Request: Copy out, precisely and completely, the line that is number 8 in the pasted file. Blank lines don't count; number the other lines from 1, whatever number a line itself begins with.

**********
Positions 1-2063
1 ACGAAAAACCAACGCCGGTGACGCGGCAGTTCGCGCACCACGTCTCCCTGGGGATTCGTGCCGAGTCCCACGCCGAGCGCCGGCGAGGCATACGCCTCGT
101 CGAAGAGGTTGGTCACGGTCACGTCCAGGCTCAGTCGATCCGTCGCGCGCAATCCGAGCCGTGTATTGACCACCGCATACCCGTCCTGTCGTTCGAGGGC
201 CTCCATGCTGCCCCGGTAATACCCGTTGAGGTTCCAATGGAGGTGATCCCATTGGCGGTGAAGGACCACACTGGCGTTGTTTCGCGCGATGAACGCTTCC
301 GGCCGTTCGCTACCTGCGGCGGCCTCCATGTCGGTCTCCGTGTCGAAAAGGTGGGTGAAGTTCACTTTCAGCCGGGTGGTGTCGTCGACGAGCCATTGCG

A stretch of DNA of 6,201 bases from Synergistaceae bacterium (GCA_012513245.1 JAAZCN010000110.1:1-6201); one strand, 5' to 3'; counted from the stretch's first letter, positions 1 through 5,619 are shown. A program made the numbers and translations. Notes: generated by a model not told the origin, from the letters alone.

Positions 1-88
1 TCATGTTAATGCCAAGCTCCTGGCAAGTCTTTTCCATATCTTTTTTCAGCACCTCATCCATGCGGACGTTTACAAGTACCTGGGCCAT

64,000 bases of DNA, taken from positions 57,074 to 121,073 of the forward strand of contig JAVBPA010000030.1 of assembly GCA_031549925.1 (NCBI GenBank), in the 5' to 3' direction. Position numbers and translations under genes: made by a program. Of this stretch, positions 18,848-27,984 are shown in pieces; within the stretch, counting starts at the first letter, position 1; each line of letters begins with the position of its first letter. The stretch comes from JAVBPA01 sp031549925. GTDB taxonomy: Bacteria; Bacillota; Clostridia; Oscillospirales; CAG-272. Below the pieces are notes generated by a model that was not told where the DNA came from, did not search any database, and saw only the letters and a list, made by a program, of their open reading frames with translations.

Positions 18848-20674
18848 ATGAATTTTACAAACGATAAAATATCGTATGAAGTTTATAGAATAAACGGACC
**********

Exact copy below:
1 TCATGTTAATGCCAAGCTCCTGGCAAGTCTTTTCCATATCTTTTTTCAGCACCTCATCCATGCGGACGTTTACAAGTACCTGGGCCAT